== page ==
Internet connections are getting faster in the United States, but several other countries are outpacing it.
The average Internet connection in the United States hit 18.7 megabits per second (Mbps) in the first quarter, 22% faster than a year ago, according to a new report from Akamai Technologies.
That's fast enough to download a typical high-definition digital move in about 30 minutes. But the U.S. ranked only 10th fastest in the world. South Korea, with an average speed of 28.6 Mbps, ranked first, followed by Norway, at 23.5 Mbps. Worldwide, the average broadband connection provided a speed of just 7.2 Mbps across all of the 149 countries measured, Akamai said.
Speeds are much slower in developing parts of the world, like Africa. The average home Internet speed in the Congo and Liberia was just 1.8 Mbps and 2.1 Mbps in Libya. Of all countries measured by Akamai, Yemen had the closest average at 1 Mbps.
The data are collected by Akamai, which runs a vast, global network of Internet servers. The rankings are based on home and business connections, but don't include mobile Internet usage.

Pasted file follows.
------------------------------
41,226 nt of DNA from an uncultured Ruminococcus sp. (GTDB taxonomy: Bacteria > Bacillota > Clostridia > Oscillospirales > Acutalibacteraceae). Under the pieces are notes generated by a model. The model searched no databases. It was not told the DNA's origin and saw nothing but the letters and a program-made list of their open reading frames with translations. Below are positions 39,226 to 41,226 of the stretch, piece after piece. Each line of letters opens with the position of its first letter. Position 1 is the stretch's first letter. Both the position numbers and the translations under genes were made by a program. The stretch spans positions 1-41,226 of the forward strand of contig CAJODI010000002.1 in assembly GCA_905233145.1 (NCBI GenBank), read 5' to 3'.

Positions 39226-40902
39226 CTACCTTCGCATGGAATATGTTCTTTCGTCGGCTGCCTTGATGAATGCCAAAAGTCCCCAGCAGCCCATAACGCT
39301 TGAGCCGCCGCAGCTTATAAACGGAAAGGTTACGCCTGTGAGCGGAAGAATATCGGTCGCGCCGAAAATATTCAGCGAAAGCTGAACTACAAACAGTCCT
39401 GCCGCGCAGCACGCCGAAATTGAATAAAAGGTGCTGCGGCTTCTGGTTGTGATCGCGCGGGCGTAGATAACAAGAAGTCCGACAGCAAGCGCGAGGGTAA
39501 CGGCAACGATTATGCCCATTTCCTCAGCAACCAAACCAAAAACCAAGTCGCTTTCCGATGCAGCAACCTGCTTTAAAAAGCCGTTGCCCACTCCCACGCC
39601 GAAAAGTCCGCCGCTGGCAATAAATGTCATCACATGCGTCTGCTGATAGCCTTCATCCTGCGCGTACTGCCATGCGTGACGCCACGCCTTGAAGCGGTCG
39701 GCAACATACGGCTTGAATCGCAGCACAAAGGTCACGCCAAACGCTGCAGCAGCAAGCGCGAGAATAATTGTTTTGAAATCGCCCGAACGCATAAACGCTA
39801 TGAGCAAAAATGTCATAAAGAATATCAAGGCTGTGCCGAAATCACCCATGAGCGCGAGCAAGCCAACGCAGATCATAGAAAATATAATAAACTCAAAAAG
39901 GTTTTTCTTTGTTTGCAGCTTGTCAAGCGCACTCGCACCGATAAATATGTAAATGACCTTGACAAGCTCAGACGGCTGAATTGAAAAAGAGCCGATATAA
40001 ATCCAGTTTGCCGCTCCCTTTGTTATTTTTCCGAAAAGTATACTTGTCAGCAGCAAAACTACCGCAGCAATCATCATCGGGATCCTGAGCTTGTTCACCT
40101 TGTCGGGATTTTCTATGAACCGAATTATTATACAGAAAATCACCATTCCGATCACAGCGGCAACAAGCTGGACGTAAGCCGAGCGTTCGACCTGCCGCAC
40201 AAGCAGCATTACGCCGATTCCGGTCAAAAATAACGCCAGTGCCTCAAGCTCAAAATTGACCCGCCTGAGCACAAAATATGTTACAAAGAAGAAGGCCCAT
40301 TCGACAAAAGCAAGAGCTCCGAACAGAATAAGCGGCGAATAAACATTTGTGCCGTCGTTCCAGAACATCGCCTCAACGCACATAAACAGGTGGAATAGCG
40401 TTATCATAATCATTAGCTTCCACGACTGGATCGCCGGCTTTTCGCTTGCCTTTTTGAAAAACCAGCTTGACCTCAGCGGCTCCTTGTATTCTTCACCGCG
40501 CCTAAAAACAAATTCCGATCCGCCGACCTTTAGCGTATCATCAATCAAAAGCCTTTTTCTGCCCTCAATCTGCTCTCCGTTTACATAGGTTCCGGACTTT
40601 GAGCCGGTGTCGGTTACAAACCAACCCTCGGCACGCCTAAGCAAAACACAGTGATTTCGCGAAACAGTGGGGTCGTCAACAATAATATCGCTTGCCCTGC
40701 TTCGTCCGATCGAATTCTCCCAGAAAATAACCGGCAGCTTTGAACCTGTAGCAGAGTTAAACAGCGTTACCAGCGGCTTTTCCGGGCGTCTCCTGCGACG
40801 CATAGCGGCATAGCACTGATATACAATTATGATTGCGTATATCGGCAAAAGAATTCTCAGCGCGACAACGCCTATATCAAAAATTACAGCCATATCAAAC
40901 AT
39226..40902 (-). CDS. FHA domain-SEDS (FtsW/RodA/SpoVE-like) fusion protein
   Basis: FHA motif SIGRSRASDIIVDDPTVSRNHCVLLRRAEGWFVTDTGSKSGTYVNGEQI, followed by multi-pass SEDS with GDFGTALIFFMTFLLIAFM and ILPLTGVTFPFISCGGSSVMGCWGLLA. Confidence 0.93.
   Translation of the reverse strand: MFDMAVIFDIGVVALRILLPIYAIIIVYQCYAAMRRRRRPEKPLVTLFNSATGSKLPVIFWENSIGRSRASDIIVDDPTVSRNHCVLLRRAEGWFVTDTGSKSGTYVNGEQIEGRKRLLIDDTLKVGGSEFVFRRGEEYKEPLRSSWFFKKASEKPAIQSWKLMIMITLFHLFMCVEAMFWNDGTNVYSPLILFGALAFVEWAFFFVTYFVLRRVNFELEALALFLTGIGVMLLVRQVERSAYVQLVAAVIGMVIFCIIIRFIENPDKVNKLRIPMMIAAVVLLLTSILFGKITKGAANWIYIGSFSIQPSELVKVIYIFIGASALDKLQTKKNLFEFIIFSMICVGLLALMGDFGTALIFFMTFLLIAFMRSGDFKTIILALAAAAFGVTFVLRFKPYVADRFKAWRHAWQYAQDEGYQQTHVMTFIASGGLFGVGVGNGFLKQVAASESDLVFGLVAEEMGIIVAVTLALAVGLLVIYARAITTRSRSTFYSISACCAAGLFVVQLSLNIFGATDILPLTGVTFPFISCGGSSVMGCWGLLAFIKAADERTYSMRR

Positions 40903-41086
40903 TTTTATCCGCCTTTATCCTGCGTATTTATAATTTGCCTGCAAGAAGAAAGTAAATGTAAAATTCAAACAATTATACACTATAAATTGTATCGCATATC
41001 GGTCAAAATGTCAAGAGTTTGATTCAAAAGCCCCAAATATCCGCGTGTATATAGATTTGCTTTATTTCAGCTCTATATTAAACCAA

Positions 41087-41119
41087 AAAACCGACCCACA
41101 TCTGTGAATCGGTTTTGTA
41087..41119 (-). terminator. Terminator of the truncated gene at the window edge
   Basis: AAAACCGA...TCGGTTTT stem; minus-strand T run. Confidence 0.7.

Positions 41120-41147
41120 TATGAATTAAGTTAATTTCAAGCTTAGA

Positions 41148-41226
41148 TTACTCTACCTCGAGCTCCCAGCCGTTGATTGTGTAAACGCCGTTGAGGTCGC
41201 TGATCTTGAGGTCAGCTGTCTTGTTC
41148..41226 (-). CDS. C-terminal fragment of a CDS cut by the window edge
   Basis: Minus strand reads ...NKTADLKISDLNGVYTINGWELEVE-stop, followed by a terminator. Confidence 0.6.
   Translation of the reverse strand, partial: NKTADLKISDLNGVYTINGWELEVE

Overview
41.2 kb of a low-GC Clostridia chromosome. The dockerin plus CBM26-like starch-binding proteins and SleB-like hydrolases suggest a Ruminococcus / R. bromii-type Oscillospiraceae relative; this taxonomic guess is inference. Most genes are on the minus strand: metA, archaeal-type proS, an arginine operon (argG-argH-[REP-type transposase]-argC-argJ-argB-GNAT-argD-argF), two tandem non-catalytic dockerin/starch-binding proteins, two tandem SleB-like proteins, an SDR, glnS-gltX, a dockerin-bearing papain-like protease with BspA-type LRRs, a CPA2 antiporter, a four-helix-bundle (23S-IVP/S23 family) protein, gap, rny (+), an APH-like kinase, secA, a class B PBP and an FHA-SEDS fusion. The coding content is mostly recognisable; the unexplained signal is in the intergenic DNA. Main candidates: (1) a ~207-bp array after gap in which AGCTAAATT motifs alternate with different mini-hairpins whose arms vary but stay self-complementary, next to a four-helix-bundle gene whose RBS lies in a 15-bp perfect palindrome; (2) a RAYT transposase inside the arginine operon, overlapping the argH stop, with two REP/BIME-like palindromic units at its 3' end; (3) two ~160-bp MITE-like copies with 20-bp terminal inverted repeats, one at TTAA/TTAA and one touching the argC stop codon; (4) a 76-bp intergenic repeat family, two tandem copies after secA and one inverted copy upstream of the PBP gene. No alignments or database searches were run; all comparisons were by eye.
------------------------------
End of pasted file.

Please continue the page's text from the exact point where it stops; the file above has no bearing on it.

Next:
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Within the United States, people who lived in the nation's capital city had the fastest average home Internet speeds in the first quarter, at 28.1 Mbps. Washington, D.C. was followed by Delaware at 25.2 Mbps and Massachusetts, at 23.8 Mbps. Overall, 42 of the 50 states plus D.C. had average speeds of at least 15 Mbps, up from 34 at the end of 2016.
Still, not everyone in every state has Internet access. Only 73% of U.S. households had broadband service in 2016 and 88% of Americans used the Internet, according to Pew Research.
Among all users in the U.S., just one in five had connection speed of at least 25 Mbps, above the global average of 12% but half the rate in South Korea, according to Akamai.